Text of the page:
The Lafayette City Council is expected at Monday’s meeting to ask the California Public Utilities Commission to require PG&E to reimburse it for power shutoff-related emergency and overtime costs.
(TNS) — Concerned about last month’s wave of PG&E’s power shutoffs and their financial toll on the city, the Lafayette City Council will seek to recoup its overtime costs and revenue losses.
The council is expected at Monday’s meeting to ask the California Public Utilities Commission to require PG&E to reimburse it for power shutoff-related emergency and overtime costs.
In addition, Lafayette also will apply for a grant of $166,534 to California Governor’s Office of Emergency Services (Cal OES) to fund emergency equipment and for an assessment of the city’s communications infrastructure, which a city report said failed during the planned power outages. This prevented the city from providing “essential services and emergency public information to residents,” the report said.
The city spent nearly $12,000 in overtime costs in public works and police services during the outages on Oct. 9-10 and Oct. 27-29, according to a staff report. The parks and recreation department estimated that it lost $10,000 in revenues. And city offices were closed for two business days and did not issue permits, respond to emails or phone calls, or prepare reports.
On Oct. 25, Councilman Cameron Burks called for the city to submit a letter to the PUC to try and recoup the costs. In an email to City Attorney Mala Subramanian, Burks said the letter should be sent since the root cause of the planned power shutoff “can be argued as attributable to their (Pacific Gas and Electric) failure to maintain their operated infrastructure over a number of decades, as mandated by the CPUC.”
Currently, the city cannot recoup its costs because the Public Utilities Commission authorized PG&E to shut off the power, according to Subramanian. But she said Lafayette can ask the PUC at a later meeting to consider requiring the utility to reimburse local agencies.
Burks said in an email Saturday that the letter and proposed city policy changes are a sign that Lafayette believes that “profound reform of our utility provider is in order.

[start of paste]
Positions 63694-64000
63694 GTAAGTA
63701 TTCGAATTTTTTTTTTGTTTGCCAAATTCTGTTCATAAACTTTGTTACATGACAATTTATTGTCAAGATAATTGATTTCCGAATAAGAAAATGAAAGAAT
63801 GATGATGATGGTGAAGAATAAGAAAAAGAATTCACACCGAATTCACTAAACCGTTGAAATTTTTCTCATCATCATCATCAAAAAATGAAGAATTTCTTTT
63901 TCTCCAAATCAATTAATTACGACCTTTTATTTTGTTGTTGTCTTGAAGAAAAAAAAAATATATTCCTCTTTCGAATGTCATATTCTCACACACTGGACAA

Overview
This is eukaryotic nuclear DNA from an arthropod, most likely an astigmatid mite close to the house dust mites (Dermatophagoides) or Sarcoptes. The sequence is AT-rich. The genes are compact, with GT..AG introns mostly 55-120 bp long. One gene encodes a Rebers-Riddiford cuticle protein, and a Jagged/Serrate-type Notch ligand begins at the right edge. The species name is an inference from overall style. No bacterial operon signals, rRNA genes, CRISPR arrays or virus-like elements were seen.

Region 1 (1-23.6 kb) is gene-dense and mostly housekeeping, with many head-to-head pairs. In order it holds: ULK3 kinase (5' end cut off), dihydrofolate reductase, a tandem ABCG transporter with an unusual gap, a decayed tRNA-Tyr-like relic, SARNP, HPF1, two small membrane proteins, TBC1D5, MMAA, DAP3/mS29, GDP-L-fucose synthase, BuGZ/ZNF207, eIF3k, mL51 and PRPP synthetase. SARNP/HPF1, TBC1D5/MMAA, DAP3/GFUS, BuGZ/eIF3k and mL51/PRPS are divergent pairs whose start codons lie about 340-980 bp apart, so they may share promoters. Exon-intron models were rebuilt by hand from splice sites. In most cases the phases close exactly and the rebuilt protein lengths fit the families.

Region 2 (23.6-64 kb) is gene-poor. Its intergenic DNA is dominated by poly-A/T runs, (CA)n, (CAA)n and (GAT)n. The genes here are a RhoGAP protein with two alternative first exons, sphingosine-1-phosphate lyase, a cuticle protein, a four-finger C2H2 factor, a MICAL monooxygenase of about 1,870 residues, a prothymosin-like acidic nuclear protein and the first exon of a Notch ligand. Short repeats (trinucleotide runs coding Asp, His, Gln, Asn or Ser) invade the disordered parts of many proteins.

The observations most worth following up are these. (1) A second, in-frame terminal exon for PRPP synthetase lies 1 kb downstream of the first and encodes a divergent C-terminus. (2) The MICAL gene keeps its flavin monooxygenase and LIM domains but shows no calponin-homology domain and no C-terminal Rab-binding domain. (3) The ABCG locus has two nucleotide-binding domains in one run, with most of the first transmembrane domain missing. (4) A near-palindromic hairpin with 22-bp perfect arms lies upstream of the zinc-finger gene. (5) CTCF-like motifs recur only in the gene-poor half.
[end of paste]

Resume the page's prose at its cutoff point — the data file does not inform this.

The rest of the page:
“PG&E is a failed institution, with abhorrent leadership, that through years of negligence in maintaining its infrastructure, followed by egregious planning and execution of its power shutoff program, has placed our community in grave life-safety and financial risk; I have spoken with countless Lafayette residents and businesses who have told me that PG&E will never again hold their trust and confidence.” Burks continued in his email. “I believe strongly that the council must support and listen to its community in this regard via formal action.”
According to PG&E, about 7,500 PG&E customers in Lafayette were affected during the first power shutoff and about 8,100 customers during the second shutoff.
In addition, two fires broke out on Oct. 27, one on Camino Diablo and the other on Pleasant Hill Road, prompting an evacuation alert to nearly 800 homes. The Oct. 27 fires extensively damaged the Lafayette Tennis Club building on Camino Pablo, destroyed two outbuildings and did minor damage to the roof of a home.
PG&E told state utility regulators its equipment had malfunctioned near the site of the two fires in Lafayette, and Contra Costa County fire officials later confirmed the company’s electrical equipment caused both fires.
In reaction to the power shutoffs, Gov. Gavin Newsom made state grant funds available for local jurisdictions to offset the effects of the shutoffs. Nov. 12 is the deadline for submitting grant applications.
Police Chief Ben Alldritt said the city’s grant of $166,534 will be for two generators to provide backup power for two city buildings, 10 portable radios to maintain communications in an emergency or natural disaster instead of relying on cell phones, a mobile satellite dish to provide high-speed internet service for first responders and consulting services to assess Lafayette’s communications infrastructure.
The Lafayette City Council will meet at 7 p.m. Monday at the Lafayette Library & Learning Center-Don Tatzin Community Hall, 3491 Mount Diablo Blvd.
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